At the time of The Dynasty Roc la Familia's release, Jay-Z had already established himself as a towering figure in the rap world. His previous two albums -- Vol. 2: Hard Knock Life and Vol. 3: Life and Times of S. Carter -- spawned numerous gigantic hits and were filled the brim with the biggest hitmakers in rap: producers like Timbaland and Swizz Beatz; rappers like Juvenile and DMX. So rather than try to one-up these albums with yet more super-producers and big-name rappers, Jay-Z took a different approach on The Dynasty. He brought in a stable of up-and-coming producers (the Neptunes, Just Blaze, Kanye West) and handed the mic to his in-house roster of Roc-a-Fella rappers (Beanie Sigel, Memphis Bleek, Freeway) with the intention of bolstering his rap "dynasty" (i.e., Roc-a-Fella). The approach works well. The Dynasty Roc la Familia still sounds like a Jay-Z album, but it's different enough from his past work to make it exciting and unique. In particular, the productions set Jigga apart from his peers in 2000, especially "I Just Wanna Love You (Give It 2 Me)" by the Neptunes, a fun, playful song a world apart from the rugged Ruff Ryder beats Swizz Beatz had been offering Jay-Z a year earlier. In terms of rapping, the omnipresence of Beanie Sigel and Memphis Bleek spices up "Parking Lot Pimpin'," another album highlight, but is a drag on other songs, where Jay-Z seems like a guest on his own album. Guest appearances by Snoop Dogg and Scarface are much more welcome, two of only three non-Roc-a-Fella guest features here. The Dynasty plays overall like a Roc-a-Fella mixtape rather than a Jay-Z album, which means you'll have to endure a lot of promotional posse tracks, particularly toward the end of the album. Still, the few standout tracks here are career highlights for Jay-Z and well worth wading through the occasional filler to find.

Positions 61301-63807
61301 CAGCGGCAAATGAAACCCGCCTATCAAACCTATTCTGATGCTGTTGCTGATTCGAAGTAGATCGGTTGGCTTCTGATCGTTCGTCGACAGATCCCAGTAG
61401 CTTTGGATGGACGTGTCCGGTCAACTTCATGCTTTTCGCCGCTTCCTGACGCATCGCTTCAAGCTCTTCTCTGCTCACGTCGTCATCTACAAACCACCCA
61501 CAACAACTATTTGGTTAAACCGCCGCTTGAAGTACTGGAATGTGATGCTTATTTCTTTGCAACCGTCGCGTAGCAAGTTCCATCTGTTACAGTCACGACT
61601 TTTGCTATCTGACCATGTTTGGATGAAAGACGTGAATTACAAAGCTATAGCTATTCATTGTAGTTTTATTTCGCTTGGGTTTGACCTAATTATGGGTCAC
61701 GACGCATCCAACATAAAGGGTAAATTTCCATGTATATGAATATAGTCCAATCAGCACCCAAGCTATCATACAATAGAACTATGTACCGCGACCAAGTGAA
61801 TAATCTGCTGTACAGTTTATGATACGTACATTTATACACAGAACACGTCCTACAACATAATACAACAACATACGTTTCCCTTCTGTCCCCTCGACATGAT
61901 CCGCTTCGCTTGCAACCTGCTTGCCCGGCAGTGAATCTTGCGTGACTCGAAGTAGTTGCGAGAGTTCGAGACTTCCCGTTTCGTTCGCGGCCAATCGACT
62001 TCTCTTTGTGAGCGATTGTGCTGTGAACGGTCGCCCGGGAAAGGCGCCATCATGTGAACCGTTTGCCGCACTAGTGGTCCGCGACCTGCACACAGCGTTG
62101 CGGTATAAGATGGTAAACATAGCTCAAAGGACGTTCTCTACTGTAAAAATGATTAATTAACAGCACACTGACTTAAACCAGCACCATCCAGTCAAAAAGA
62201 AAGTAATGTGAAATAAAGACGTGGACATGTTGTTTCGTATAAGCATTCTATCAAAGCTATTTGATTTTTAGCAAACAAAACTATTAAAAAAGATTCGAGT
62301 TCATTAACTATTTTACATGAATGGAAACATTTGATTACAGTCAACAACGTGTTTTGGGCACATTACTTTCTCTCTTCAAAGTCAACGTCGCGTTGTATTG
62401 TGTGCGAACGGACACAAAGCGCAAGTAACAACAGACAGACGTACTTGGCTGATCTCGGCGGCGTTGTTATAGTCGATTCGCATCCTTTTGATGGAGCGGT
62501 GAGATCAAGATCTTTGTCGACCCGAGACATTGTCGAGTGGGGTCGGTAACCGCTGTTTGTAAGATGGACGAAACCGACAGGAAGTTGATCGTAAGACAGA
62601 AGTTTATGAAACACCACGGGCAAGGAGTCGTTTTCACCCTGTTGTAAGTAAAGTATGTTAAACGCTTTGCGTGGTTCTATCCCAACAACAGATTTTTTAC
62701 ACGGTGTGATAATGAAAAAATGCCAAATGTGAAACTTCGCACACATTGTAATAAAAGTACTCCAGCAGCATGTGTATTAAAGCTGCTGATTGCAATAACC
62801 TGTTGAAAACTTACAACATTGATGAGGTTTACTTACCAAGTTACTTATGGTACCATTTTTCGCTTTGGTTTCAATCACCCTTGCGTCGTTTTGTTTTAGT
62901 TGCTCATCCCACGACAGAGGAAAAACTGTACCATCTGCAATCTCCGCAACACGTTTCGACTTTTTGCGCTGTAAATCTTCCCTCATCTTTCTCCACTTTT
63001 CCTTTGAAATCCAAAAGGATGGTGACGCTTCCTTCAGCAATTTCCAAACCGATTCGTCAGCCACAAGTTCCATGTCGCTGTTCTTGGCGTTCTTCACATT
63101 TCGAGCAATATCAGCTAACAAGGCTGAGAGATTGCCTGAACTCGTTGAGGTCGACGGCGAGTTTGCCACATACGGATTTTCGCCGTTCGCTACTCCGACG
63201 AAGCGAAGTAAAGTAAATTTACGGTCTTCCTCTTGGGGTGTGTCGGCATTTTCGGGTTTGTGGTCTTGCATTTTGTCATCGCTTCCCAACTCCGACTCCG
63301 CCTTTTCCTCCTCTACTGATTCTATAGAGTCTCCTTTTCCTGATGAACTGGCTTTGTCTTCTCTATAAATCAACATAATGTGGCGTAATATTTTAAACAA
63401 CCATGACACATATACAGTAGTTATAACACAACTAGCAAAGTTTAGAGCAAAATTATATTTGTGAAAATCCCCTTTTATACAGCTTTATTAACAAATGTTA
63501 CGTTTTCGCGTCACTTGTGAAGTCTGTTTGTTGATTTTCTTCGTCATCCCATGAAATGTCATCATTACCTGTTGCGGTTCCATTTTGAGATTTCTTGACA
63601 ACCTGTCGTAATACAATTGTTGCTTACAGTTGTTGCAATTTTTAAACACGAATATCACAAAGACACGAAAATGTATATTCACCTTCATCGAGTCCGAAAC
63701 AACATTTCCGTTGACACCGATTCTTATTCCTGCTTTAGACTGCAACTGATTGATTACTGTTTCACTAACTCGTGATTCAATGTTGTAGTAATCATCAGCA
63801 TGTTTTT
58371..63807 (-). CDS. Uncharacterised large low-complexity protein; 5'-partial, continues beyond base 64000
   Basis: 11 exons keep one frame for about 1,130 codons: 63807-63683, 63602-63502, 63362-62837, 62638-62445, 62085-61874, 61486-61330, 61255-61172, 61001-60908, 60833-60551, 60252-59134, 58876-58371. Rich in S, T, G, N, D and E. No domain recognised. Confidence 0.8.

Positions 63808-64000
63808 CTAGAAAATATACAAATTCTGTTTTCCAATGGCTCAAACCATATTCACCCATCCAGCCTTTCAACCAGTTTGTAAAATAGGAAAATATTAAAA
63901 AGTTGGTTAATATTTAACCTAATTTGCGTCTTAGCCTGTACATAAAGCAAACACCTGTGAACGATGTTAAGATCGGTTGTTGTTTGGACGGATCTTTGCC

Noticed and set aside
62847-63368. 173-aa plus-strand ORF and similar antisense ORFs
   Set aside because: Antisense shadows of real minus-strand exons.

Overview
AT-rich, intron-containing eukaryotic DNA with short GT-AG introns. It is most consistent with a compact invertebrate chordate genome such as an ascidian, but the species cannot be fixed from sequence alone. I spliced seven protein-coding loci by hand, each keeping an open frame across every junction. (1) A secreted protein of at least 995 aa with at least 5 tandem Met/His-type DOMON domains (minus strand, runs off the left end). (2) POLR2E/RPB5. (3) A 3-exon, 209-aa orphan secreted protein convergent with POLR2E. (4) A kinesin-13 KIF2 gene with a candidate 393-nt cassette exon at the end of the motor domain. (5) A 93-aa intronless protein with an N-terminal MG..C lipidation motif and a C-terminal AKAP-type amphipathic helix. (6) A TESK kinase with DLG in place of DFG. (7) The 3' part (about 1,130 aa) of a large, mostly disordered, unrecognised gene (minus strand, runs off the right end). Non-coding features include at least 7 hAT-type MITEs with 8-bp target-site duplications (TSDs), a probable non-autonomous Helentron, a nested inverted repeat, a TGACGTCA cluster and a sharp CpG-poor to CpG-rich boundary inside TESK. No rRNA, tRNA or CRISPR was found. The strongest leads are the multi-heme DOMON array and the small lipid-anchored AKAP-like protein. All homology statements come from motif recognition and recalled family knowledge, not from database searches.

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AllMusic Review by Jason Birchmeier
feat: R. Kelly
feat: Memphis Bleek